Ireland, Travel
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How to Eat Well in Dublin and Belfast

We have all experienced addiction at some point in our lives. If you’re reading this and you haven’t, I’m sorry but you’re not human.

A few years ago I was completely and utterly infatuated. The lucky recipient of my affections? If you know me you might have guessed…  Salmon. But only the raw kind. Oh yes, it just HAD to be raw. And as much as I still adore salmon sashimi, my affections have now turned to another satisfying sea creature… the Oyster.

So you can imagine the first thing that went though my head when I booked to go to Dublin and Belfast? No, it wasn’t the fact that I’d finally get to explore Temple Bar, or that I might even see Cillian Murphy roaming the streets (although of course I will forever live in hope of that). No, it was that I would get to eat my bodyweight in delicious oysters. And that I did. 

But eating oysters wasn’t the only item on the to do list. Pippa and I were there for a day of work, followed by two days of eating, with a half marathon thrown in for good measure. We have compiled a list below of our favourite Dublin and Belfast places to explore. Let us know if you have any recommendations yourselves – when we left, we both said we’re not done with Ireland and already can’t wait to go back.

Drury Buildings – Dublin

Regularly featuring on Dublin’s best restaurant lists, we headed to Drury Buildings for a quick lunch. The €10 ten minute lunch menu is a bargain. The portions are huge and all pasta is homemade on site, so there is no skimping on quality. The service is also very good – with a Maitre d’ knowing just how to get us to enjoy a quick lunch and a great recommendation for a cheeky glass of red.

Klaw – Dublin

Here’s where the oyster munching commenced. Situated in a blink and you’ll miss it spot, right in the heart of Dublin, Klaw is one not to miss. The team prides itself on providing simple, fresh and delicious seafood in a relaxed atmosphere – and I couldn’t agree more.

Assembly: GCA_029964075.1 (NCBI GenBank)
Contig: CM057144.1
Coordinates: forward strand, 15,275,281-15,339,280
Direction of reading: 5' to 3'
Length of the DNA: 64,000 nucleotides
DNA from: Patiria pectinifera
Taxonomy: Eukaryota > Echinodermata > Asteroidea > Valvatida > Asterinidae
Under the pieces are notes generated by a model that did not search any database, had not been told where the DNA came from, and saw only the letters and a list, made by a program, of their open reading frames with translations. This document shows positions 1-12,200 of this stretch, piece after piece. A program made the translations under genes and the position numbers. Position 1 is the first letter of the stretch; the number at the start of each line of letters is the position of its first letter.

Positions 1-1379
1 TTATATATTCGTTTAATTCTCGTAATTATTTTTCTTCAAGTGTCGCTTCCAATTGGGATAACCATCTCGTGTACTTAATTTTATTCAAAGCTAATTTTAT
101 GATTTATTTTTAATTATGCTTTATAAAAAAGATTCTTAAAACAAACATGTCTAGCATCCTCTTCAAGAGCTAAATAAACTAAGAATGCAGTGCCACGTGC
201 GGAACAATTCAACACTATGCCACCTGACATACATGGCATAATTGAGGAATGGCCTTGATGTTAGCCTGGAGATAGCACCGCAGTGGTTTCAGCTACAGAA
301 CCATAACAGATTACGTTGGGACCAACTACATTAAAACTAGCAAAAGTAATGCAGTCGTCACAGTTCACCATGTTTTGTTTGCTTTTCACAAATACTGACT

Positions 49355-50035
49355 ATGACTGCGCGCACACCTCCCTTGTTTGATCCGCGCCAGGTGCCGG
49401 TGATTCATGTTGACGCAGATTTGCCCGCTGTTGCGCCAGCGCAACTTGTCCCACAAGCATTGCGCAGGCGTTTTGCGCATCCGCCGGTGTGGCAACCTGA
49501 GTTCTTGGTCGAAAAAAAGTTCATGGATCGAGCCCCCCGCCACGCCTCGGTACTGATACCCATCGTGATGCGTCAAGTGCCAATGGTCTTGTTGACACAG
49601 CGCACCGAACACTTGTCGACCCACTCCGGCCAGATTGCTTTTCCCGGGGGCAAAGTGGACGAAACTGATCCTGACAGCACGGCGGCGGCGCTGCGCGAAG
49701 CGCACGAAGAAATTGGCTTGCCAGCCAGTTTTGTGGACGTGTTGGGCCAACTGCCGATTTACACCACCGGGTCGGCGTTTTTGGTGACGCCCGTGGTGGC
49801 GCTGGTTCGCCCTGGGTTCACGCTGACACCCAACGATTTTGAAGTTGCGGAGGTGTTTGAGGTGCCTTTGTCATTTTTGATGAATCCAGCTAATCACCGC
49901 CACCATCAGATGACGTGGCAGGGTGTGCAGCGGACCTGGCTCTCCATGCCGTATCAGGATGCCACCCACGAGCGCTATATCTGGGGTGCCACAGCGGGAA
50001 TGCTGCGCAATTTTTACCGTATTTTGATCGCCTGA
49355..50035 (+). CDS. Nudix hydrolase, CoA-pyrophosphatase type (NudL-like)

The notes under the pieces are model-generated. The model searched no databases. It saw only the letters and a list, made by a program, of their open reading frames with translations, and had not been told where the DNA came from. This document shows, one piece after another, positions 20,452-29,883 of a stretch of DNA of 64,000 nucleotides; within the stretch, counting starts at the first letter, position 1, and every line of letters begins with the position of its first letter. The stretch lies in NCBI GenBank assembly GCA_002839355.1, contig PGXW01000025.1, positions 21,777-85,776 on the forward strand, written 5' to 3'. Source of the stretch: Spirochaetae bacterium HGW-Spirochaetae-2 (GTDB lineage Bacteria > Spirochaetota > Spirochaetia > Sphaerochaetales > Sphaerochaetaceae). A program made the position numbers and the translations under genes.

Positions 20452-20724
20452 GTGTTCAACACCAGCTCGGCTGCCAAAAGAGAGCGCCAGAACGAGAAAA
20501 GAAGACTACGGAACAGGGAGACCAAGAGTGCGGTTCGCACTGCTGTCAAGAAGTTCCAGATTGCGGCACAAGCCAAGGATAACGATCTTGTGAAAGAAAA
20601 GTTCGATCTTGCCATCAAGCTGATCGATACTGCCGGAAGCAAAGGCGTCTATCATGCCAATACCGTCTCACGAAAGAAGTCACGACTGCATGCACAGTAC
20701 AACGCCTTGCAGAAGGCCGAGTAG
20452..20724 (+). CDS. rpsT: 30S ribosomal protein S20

Kaph – Dublin

I was very pleasantly surprised by the standard of coffee shops in Dublin – lovely looking independent cafes everywhere.

Bleary eyed on Saturday morning, we headed out into the city to find the best coffee Dublin could offer. And we found it. As well as offering expertly made espresso based coffee, there was also a great range of paleo friendly treats on offer. One not to miss for the serious caffeine heads out there.

Slims Healthy Kitchen – Belfast

Exactly what it says on the tin. This cute cafe serves a good range of juices, smoothies and healthy dishes. We stopped off on the morning after our Half Marathon for a chocolate peanut butter ball and a coffee.

Deans Love Fish – Belfast

Deans is an institution in Belfast, so it was only right that we give it a go. It was the last place I visited before getting on my flight back to London and I took a chance on the £6.50 lunch menu – with a few oysters thrown in for good measure. The atmosphere was slightly lacking at lunchtime, but you really cannot go wrong at all with the £6.50 lunch menu. The portions are on the small side, but that’s great if you’re not too hungry – otherwise, just get two!

Darcy’s – Belfast

With a tagline of’As Belfast as it gets’, Darcy’s is the most famous restaurant in Belfast, serving simple hearty dishes. So it was the perfect option for our post marathon feed. We walked straight to Darcy’s as soon as the race was over and gorged on mussels and burgers.

Mourne Seafood Bar – Belfast

Exactly what it says on the tin. Yet another famous Belfast restaurant, Mourne served us some incredible mussels, oysters and

Edo – Belfast

We dined at Edo on day three of opening and there was no way of knowing that it was a new restaurant – except maybe for the smell of fresh paint in the loos! We gorged on oysters (of course!) and steak, which was one of the nicest pieces of rump I had had in a while. The wine list was also impressive and we took advantage of the great value Malbec!

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